Tuesday, October 25, 2011

E-Book Revolution Alive And Well


I had meant to write about a post I recently read by Derek Haines over at The Vandal, that is before the proposal bug swept through this past weekend. So here I am a day late, but the conversation is still timely.

Derek wrote about e-book garbage in his post titled Who's Killing The E-Book Revolution?

The argument is quickly becoming a tried and true, old-hat kind of discussion found throughout the indie publishing world. JA Konrath calls it the race to the bottom and he repeatedly denies that it exists. The race to the bottom, not the discussion. 

The basic viewpoints are as follows:

  1. There is a glut of self-published authors who have saturated the market to the point where it is impossible for readers to find authors and authors to connect to readers. Derek refers to a pond of writers becoming an ocean.

  2. JA Konrath opines that cream rises. Basically, there has always been a glut of writers and somehow readers find what they want. He has in the past pointed to the internet as an example how there are millions of sites and still, the best of them get the views while the rest are ignored.

Where do I stand? I don't believe there ever existed a guarantee that completing a book or a short story meant people would read what you wrote or that they would pay for the privilege. There has to be a confluence of conditions met in order for you to succeed, and writing well is just one condition. I don't want to call it luck alone but luck too is a needed condition for success-

Okay. Here it is. The e-book revolution is just fine, thank you much. I was trying to sound all diplomatic and smart when in fact, I chafe at diplomacy and being smart is overrated, especially when it is used to obfuscate rather than illuminate (see, that's me being all smart and such and not saying a damn thing).

The truth is, too many indie writers are not getting it. There is work involved beyond writing and if you don't want to put in the work, then you have almost no chance of getting ahead. You certainly can't count on a paycheck. You have to learn about your craft and you have to learn the business. It is about writing well, it isn't about writing period. Indie writers who know the market, have connections, make smart business choices, they can worry a lot less about writing because presumably, the writing is the least concern for a writer.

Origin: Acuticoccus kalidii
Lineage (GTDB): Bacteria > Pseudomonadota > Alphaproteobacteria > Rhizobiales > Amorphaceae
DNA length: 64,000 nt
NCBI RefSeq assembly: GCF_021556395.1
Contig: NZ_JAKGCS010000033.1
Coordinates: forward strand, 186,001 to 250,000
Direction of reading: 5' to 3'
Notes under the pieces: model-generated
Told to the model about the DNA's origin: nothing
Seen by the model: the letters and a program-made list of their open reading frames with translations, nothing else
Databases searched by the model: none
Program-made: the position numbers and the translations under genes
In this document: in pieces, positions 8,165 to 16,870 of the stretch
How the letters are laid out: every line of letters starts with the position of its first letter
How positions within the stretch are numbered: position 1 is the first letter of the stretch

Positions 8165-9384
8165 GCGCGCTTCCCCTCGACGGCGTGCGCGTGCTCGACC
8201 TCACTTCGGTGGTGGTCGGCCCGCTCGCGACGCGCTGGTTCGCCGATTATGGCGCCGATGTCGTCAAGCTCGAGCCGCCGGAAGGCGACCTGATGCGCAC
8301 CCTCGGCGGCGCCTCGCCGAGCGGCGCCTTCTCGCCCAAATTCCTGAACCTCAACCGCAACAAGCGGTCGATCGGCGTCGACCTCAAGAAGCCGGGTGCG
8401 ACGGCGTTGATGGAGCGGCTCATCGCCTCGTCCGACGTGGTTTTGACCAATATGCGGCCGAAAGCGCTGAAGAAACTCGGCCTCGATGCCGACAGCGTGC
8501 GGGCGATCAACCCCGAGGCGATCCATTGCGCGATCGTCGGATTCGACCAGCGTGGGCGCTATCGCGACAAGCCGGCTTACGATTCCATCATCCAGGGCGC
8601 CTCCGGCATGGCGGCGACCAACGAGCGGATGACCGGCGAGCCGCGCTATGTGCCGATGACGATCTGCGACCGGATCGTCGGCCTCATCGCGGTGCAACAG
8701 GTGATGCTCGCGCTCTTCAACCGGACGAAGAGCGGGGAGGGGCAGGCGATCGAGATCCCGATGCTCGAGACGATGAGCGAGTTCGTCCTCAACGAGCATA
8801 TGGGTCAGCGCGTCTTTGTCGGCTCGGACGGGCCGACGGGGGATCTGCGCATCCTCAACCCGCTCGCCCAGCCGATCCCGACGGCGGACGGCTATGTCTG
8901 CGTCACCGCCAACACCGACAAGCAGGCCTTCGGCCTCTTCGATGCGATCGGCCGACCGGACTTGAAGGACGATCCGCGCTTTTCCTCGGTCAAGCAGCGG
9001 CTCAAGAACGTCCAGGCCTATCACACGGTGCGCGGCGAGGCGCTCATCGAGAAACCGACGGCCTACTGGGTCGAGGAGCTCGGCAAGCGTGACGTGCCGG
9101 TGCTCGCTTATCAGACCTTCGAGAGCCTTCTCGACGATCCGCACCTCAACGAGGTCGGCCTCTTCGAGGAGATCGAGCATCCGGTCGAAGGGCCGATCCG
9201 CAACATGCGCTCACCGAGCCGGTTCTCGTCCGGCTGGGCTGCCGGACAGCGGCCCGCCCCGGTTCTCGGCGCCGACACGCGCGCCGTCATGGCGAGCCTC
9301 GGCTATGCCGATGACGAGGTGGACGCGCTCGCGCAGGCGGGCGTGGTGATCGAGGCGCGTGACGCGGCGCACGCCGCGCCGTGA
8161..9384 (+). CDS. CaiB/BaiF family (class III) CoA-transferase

If you are a writer, the words come, but sales? That's another matter. The e-book revolution has a glut of authors who won't or can't promote and that is because they consider the e-book revolution as simply a matter of writing. Stop that!

The successful writers will continue to sell and make livings and too many good folks will sit and be baffled by why they have sold a couple copies of their books (probably to enthusiastic friends and family).

The e-book revolution is alive and well for those who understand what the revolution means. Get on board. Put in the work. Support, be supported and learn the business instead of bemoaning how difficult it is to get paid. I haven't been paid for thirty-five years and yet here I am, still plugging away and the only difference now?

I am not as stupid as I once was. I'm learning. You all should, too. Let's get the revolution rocking, already.

4 comments:

Julia Rachel Barrett said...

Let's not forget luck - you're right, a confluence of circumstances. Sometimes because you've worked very hard, sometimes because you were in the right place at the right time with the right concept.
As a writer, I always hope quality leads to sales. As a realist, I'm not convinced of that.

MT Nickerson said...

I'm less convinced that quality is the defining condition that must be met for success. Too often it comes down to other factors.

I suppose I should have just said, "work hard at the things you can control... and hope for the best."

That just seems defeatist. Effort and quality should matter more than luck. Trying to stay positive, trying not to start from a position of negativity by thinking that everything is just some huge cosmic crapshoot.

johnphythyon said...

You're right on, Michael. Those who are arguing a glut of writers is killing the e-book revolution are using old-world thinking. A glut of writers could kill things if the costs of doing business in e-books were significant. They aren't. Print books maybe, but not e-books. This sounds like a subject for a blog of my own. Look for it soon. ;)

As for luck, I agree that a certain amount of luck is involved, but my father was fond of quoting Branch Rickey: "Luck is the residue of design." With e-publishing putting design in the hands of authors instead of other people and companies, it becomes possible for hard-working, savvy writers to create better designs (for luck) than a publishing company. Thus, it is much easier to make your own luck.

MT Nickerson said...

John- I look forward to reading your future post. I completely agree that hard work is key. Maybe you won't be a success if you work your tail off, but you can be assured that depending on luck is like trying to fall out of a boat in the middle of the ocean and staying dry.